I noted last night that Shaun Marcum’s $3.95 million, arbitration-avoiding contract with the Brewers included performance bonuses that could push him over the $4 million midpoint of figures filed by the sides last month. I learned the details this morning.
Marcum can earn an additional $100,000 for innings pitched — including a $50,000 bonus for reaching 190 innings and another $50,000 for 200 innings. Reaching that first milestone would put him right at the midpoint, and passing it would push him over.
Last year, Marcum pitched 195 1/3 innings for the Blue Jays. If he does that again, he’ll earn precisely the midpoint.
The deal also includes the usual array of awards bonuses for things like winning a Cy Young Award, but those performance bonuses were the key to reaching a settlement. Marcum filed for $5 million and the Brewers offered $3 million, and until Wednesday’s compromise the sides were poised to go to an arbitration hearing this afternoon in Phoenix.
The sticking point was Marcum’s $850,000 salary in 2010, his first year back from a full season lost to Tommy John elbow surgery. The Brewers argued that he was asking for too big a jump from one year to the next and pointed to the Twins’ Francisco Liriano, a pitcher in Marcum’s same four-plus service class who got a raise from $1.4 million to $4.3 million. But Marcum’s side argued that his ’10 salary was artificially low because of the elbow injury.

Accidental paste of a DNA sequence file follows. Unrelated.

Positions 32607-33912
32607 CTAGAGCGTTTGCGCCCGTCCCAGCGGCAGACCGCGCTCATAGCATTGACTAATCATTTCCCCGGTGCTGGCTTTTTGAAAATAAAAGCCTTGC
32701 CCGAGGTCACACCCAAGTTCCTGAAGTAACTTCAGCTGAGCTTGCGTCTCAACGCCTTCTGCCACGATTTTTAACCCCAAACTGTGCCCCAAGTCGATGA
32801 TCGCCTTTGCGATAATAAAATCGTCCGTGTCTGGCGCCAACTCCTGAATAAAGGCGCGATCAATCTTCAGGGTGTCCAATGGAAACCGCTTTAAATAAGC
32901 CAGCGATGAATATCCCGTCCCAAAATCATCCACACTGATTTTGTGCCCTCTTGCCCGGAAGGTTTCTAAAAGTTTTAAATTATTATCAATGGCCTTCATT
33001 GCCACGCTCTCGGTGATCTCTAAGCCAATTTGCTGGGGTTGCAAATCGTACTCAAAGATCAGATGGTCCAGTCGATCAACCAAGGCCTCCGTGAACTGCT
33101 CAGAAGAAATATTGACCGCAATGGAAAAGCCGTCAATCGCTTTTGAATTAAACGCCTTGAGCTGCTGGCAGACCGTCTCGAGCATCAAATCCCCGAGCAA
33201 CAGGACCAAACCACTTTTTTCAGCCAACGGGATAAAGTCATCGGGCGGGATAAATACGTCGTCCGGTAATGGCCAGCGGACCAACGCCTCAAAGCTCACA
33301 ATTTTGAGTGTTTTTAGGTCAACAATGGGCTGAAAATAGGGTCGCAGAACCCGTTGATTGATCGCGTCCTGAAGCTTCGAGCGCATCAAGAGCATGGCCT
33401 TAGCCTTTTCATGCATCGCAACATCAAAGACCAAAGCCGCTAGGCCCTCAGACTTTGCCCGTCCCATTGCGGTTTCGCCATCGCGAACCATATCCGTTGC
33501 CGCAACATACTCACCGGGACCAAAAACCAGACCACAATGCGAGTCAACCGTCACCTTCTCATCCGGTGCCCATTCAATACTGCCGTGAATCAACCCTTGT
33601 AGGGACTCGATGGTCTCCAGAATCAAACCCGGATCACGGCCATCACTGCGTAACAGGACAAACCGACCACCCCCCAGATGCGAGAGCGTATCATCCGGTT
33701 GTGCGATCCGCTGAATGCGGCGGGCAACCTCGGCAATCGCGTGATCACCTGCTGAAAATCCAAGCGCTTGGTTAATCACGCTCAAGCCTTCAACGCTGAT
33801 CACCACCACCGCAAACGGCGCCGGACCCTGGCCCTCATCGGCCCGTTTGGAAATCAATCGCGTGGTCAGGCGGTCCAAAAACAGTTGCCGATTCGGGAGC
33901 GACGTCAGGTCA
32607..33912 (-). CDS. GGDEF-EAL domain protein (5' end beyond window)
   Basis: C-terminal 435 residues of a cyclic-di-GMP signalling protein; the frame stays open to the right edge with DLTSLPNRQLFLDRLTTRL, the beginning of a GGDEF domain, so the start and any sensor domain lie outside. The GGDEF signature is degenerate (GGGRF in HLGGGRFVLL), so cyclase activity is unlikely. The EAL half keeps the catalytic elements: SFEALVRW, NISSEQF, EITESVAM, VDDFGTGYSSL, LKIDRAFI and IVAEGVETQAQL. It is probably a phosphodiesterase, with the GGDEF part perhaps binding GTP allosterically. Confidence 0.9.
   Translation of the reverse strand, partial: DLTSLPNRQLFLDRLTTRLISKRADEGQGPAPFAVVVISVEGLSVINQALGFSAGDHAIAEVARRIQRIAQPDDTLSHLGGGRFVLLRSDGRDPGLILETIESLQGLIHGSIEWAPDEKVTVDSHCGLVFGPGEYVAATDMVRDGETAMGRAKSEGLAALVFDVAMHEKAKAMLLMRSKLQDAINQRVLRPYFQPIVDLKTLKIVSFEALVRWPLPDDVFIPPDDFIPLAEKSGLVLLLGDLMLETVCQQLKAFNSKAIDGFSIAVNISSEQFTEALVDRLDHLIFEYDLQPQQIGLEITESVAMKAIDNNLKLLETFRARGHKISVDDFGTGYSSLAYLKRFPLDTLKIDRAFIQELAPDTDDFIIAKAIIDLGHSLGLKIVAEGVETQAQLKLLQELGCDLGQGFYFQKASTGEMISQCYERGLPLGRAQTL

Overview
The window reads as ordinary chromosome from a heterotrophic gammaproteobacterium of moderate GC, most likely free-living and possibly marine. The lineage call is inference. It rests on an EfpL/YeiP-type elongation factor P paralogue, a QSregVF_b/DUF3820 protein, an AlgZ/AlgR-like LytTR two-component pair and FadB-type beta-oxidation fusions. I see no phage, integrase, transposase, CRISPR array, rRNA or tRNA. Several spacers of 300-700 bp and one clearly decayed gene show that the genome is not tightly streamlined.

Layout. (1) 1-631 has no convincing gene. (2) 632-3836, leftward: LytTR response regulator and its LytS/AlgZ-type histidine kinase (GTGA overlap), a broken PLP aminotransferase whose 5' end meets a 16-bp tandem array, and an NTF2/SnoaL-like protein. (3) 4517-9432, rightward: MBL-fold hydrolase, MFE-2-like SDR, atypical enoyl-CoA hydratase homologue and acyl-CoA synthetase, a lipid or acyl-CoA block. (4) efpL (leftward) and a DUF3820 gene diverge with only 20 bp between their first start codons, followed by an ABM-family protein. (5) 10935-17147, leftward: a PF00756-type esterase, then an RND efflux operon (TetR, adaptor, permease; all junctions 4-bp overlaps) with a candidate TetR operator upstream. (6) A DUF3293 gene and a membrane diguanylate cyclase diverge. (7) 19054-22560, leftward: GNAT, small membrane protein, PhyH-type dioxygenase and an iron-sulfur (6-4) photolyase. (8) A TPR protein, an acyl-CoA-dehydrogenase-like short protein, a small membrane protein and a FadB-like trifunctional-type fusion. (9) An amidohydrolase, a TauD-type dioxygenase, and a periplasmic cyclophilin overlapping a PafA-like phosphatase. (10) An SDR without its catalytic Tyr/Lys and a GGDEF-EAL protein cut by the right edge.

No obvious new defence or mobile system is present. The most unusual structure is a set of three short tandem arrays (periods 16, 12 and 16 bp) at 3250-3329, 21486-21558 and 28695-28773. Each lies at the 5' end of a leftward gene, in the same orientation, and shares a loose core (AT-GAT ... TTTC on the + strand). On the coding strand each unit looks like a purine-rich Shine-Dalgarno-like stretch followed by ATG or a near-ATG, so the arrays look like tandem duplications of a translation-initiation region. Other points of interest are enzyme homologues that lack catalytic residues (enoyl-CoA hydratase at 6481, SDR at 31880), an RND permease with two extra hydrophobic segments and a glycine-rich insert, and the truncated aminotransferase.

In the end, both sides could point to positives. The Brewers got a settlement below the midpoint, and Marcum got a chance to pitch his way over it. He also earned the largest year-to-year raise in history for a pitcher in his second year of arbitration, according to agent Rex Gary.
I found the details of the negotiations pretty interesting. Marcum, Gary and Brewers senior director of business operations Teddy Werner were all at the Phoenix Hyatt, Gary and Marcum in a work suite rented by the Players’ Association and Werner in one next door rented by Major League Baseball. After the Angels went into a hearing with pitcher Jered Weaver, the lone remaining “four-plus” starter still unsigned, Gary and Werner stepped outside by the pool and were able to get into a “deal zone,” as baseball people like to call it. They went back inside, then negotiated again closer to dinnertime and set the incentive structure in place.
So, Marcum was not actually standing there as Gary and Werner spoke, but he was only a few feet away, and he was prepared to sit in the hearing room Thursday if necessary. Happily for both sides, since arbitration hearings can be uncomfortable, things never got that far.
On a side note, Gary’s group also represents two pitchers who will be interesting to follow in camp. Lefty Mitch Stetter was a mainstay of the Brewers bullpen in 2009, but he was leapfrogged by Zach Braddock in a dismal 2010, and now faces an uncertain 2011. Another client is right-hander Zack Segovia, who inked a Minor League deal with Milwaukee in November that included an invitation to big league camp.